Indonesian Earthquake: 18 ft Tsunami Sweeps Across Palu, Killing Hundreds and Devastating Town

At least 384 people were killed when a major earthquake and tsunami hit the Indonesian island of Sulawesi, authorities said on Saturday.

Hundreds had gathered for a festival on the beach of the city of Palu on Friday when waves up to six metres (18 feet) high smashed ashore at dusk, killing hundreds and devastating the town.

"When the (tsunami) threat arose yesterday, people were still doing their activities on the beach and did not immediately run and they became victims," Sutopo Purwo Nugroho, spokesman of Indonesia's disaster mitigation agency BNPB said in news briefing in Jakarta.

Residents trying to salvage belongings from their homes which collapsed after an earthquake and tsunami hit Palu on Sulawesi island on September 29, 2018. Getty Images

"The tsunami didn't come by itself, it dragged cars, logs, houses, it hit everything on land," Nugroho said.

Some people climbed trees to escape the tsunami and survived, he said.

Amateur footage shown by local TV stations showed waves crashing into houses along Palu's shoreline, scattering shipping containers and flooding into a mosque in the city.

Nugroho said the tsunami had struck with a speed of 497 mph , destroying buildings and infrastructure.

Hundreds of homes as well as hospitals, a shopping mall and hotels have collapsed, as strong aftershocks continue to hit the town following Friday's 7.5 magnitude earthquake which triggered the tsunami. TV footage shows hundreds of those injured being treated in makeshift tents. Photos confirmed by authorities showed bodies being lined up along the street on Saturday, some in bags and some with their faces covered with clothes.

Bodies of some victims were found trapped under the rubble of collapsed buildings, said Nugroho, adding 540 people were injured and 29 missing.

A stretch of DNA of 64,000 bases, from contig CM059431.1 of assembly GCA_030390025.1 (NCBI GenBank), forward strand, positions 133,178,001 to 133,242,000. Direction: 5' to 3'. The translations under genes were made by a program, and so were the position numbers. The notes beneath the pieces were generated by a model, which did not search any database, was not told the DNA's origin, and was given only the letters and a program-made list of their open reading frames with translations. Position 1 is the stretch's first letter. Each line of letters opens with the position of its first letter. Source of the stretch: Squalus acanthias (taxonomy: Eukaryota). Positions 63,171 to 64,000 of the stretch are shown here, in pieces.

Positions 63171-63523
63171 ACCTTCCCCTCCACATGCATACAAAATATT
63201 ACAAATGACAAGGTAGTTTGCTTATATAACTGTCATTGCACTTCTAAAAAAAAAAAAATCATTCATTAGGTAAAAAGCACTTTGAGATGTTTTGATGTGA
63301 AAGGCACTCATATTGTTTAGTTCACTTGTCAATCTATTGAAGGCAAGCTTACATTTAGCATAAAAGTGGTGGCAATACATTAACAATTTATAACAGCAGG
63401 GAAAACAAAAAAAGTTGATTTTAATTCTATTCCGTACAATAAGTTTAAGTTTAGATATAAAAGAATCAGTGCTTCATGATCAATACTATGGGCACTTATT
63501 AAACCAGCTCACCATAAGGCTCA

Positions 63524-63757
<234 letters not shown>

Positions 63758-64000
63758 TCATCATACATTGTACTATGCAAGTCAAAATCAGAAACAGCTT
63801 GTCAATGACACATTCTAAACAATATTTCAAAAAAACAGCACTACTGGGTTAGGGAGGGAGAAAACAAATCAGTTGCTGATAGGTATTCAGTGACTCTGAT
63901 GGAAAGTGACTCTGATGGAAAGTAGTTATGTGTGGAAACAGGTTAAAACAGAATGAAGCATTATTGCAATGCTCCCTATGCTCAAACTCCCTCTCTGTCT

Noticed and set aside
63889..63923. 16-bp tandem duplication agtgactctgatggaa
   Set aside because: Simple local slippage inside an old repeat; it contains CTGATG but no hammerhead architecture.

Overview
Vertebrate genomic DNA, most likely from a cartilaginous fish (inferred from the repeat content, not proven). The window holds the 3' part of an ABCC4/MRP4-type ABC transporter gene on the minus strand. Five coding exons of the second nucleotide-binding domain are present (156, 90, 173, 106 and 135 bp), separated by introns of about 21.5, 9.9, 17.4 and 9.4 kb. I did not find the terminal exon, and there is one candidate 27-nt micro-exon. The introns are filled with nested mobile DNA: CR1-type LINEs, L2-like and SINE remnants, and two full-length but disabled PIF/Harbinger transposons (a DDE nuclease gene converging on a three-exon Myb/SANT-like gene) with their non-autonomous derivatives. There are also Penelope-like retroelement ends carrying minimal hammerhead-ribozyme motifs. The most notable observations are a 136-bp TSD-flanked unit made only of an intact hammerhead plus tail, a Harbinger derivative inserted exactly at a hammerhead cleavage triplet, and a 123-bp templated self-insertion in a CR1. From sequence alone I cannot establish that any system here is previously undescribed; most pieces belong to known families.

He said "many bodies" had been found on the shoreline.

"We have not received comprehensive reports yet because communications are cut. Many bodies were found along the shoreline because of the tsunami, but the numbers are still unknown," he said.

Indonesia's meteorological and geophysics agency BMKG issued a tsunami warning after the quake, but lifted it 34 minutes later. The agency has been widely criticised for not informing a tsunami had hit Palu on Saturday, though officials said waves had come within the time the warning was issued.

The quake and tsunami caused a major power outage that cut communications around Palu and on Saturday authorities were still having difficulties coordinating rescue efforts.

Nugroho said the quake intensity was much higher in the fishing town of Donggala, which was closer to the epicentre, and they expect the damage there to be much worse, but have not been able to establish communications.

Donggala and Palu are home to some 600,000 people.

Chief security minister Wiranto told TVOne the military had started sending in cargo planes from the capital Jakarta carrying relief aid.

The city's airport is slated to reopen on Saturday afternoon after being closed as its runway and air traffic control tower was damaged in the quake, authorities said.

President Joko Widodo is scheduled to visit evacuation centres in Palu on Sunday.

The Palu area was hit by a less powerful quake earlier on Friday, which destroyed some houses, killed one person and injured at least 10 in Donggala, authorities said.

The U.S. Geological Survey put the magnitude of the second quake, which struck at 6 pm local time, at a strong 7.5, after first saying it was 7.7.

Indonesia sits on the Pacific Ring of Fire and is regularly hit by earthquakes. In August, a series of major quakes killed over 500 people in the tourist island of Lombok and destroyed dozens of villages along its northern coast.

Palu was hit by tsunami in 1927 and 1968, according to BNPB.